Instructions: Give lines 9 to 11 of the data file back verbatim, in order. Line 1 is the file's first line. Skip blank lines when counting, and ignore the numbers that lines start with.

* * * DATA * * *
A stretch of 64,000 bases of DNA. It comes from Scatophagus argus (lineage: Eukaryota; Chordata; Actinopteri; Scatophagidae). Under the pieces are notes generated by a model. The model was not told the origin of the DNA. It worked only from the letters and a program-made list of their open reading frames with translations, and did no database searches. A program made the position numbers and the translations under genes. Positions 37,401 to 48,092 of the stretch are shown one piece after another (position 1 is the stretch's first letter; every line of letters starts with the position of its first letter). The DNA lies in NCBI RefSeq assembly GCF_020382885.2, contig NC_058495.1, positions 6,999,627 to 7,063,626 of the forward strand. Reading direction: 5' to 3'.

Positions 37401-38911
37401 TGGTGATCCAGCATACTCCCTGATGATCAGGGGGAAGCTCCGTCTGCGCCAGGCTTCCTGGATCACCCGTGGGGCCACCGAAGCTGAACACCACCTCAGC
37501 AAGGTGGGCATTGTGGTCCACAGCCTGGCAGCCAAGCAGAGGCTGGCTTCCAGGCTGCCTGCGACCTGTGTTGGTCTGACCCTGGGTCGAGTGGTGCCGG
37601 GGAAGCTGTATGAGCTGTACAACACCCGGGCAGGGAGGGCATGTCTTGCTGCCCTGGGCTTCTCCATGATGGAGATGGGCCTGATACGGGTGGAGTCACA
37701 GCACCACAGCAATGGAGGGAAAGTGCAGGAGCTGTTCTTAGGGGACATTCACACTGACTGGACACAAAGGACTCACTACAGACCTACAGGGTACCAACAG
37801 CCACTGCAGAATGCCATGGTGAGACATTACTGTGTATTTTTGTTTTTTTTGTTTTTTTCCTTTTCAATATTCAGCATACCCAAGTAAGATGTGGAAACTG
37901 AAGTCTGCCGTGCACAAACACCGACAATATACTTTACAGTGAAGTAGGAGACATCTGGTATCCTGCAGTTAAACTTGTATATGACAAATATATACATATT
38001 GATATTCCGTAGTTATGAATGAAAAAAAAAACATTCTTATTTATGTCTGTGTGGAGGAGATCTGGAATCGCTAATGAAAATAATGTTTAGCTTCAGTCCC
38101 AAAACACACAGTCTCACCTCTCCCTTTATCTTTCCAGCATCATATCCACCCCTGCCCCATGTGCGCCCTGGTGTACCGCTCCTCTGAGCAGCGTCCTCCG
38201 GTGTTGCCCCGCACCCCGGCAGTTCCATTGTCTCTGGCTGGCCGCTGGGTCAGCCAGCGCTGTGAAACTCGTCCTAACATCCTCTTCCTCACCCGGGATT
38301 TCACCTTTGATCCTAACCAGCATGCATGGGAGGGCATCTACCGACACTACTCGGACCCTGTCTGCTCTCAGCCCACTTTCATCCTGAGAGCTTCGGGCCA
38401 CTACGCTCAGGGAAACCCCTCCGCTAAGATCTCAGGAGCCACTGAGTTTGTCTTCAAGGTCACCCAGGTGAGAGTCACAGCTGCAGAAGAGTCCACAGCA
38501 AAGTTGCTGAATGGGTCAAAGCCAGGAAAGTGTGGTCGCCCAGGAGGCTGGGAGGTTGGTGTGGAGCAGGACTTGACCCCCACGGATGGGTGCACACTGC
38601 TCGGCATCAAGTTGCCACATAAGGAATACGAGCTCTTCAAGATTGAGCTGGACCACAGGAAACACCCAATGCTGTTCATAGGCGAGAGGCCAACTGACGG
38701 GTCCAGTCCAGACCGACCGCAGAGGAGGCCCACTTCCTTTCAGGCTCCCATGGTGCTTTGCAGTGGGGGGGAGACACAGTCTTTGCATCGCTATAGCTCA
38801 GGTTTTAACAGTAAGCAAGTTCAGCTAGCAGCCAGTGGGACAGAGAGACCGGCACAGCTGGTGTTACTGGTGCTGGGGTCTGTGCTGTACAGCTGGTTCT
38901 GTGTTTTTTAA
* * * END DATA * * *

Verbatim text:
38001 GATATTCCGTAGTTATGAATGAAAAAAAAAACATTCTTATTTATGTCTGTGTGGAGGAGATCTGGAATCGCTAATGAAAATAATGTTTAGCTTCAGTCCC
38101 AAAACACACAGTCTCACCTCTCCCTTTATCTTTCCAGCATCATATCCACCCCTGCCCCATGTGCGCCCTGGTGTACCGCTCCTCTGAGCAGCGTCCTCCG
38201 GTGTTGCCCCGCACCCCGGCAGTTCCATTGTCTCTGGCTGGCCGCTGGGTCAGCCAGCGCTGTGAAACTCGTCCTAACATCCTCTTCCTCACCCGGGATT